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1455 - The Wars of the Roses
Everyone knows that the Wars of the Roses were fought between the counties of Lancashire (who wore a red rose) and Yorkshire (wearing a white rose). This civil war lasted for 30 years (1455 to 1485); killing so many of the aristocracy that good King Henry VII, who had to destroy the deceitful murderer Richard III, created a new nobility.
The Wars of the Roses broke out in the gardens of the Inns of Temple in London. York and Somerset were having an argument when Somerset plucked a red rose from a nearby bush and said, “Let all of my party wear this flower!” York, not to be outdone, picked a white rose to be the emblem of his party.
It would appear that someone has been telling lies! In the 16th. century under the reign of Henry Tudor scholars rewrote history to legitimise his claim to the throne and it is this version we know today. As they say in war the victor writes history or his friends do.
Although many nobles were killed there lines didn't. 25% of noble lines did vanish in this time but half of them because they did not produce male heirs.
The 'war' was actually three wars with peace agreements in between them; although the agreements did not last very long. The three are often split into the years from 1455 to 1464, 1469 to 1471 and 1483 to 1487. In fact there was only around 420 days of actual fighting in the whole of the 32 years, with the longest campaign lasting only four months.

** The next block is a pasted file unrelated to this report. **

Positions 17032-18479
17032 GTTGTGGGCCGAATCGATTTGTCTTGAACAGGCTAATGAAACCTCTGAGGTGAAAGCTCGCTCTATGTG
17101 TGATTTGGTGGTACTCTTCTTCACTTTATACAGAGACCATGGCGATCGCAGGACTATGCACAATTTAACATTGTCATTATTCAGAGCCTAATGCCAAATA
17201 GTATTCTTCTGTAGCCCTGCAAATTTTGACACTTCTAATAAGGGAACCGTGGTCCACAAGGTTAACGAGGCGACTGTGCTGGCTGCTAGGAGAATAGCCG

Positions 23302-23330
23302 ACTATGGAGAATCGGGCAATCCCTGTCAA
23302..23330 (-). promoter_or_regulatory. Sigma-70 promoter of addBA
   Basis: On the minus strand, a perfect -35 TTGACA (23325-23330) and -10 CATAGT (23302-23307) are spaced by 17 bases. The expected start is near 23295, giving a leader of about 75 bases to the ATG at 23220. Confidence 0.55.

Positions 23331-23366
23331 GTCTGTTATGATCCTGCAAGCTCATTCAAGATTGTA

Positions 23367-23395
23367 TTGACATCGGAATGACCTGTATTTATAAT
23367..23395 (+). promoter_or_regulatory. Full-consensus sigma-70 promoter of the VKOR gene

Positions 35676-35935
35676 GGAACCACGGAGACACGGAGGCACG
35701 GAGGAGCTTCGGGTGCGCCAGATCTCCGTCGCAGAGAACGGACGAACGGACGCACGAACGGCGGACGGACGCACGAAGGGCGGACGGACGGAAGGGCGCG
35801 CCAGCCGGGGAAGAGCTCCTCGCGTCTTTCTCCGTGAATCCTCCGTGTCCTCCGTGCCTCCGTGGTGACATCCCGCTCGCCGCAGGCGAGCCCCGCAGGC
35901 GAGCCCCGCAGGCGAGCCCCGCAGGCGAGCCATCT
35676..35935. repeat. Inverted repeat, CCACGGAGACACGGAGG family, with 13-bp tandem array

The sharp eyed amongst you may have noticed that the wars appear to have ended in two different years! This depends on whether you think the war ended at Bosworth (1485) or Stoke (1487).
This 'civil' war was in fact a dispute for power between rival noblemen and their followers. The house of York actually got its support from the Midlands and the South while supporters of the house of Lancaster came mainly from Yorkshire. Confusing ain't it!
Sadly despite what Shakespeare said York was in the north in May 1455, when the roses incident is said to have taken place, and there is no evidence that the red rose was even used by the Lancastrians during the wars.
Before Towton (see later) the battles had been, to our eyes, strange affairs as Phillippe de Commyne noted in his memoirs:
"It is the custom of the English that, once they have gained a battle, they do no more killing, especially killing of the common people; for each side seeks to please the commons ..... King Edward told me that in all the battles he had won, the moment he came to victory he mounted a horse and shouted that the commons were to be spared and the nobles slain. And of the latter, few or none escaped ..... The realm of England enjoys one favour above all other realms, that neither the countryside nor the people are destroyed nor are buildings demolished. Misfortune falls on soldiers and nobles in particular ..... "
So much so that after the first battle of the war, at St. Albans, out of the 5000 men involved there was reported to be only 300 casualties.

The Battle of Towton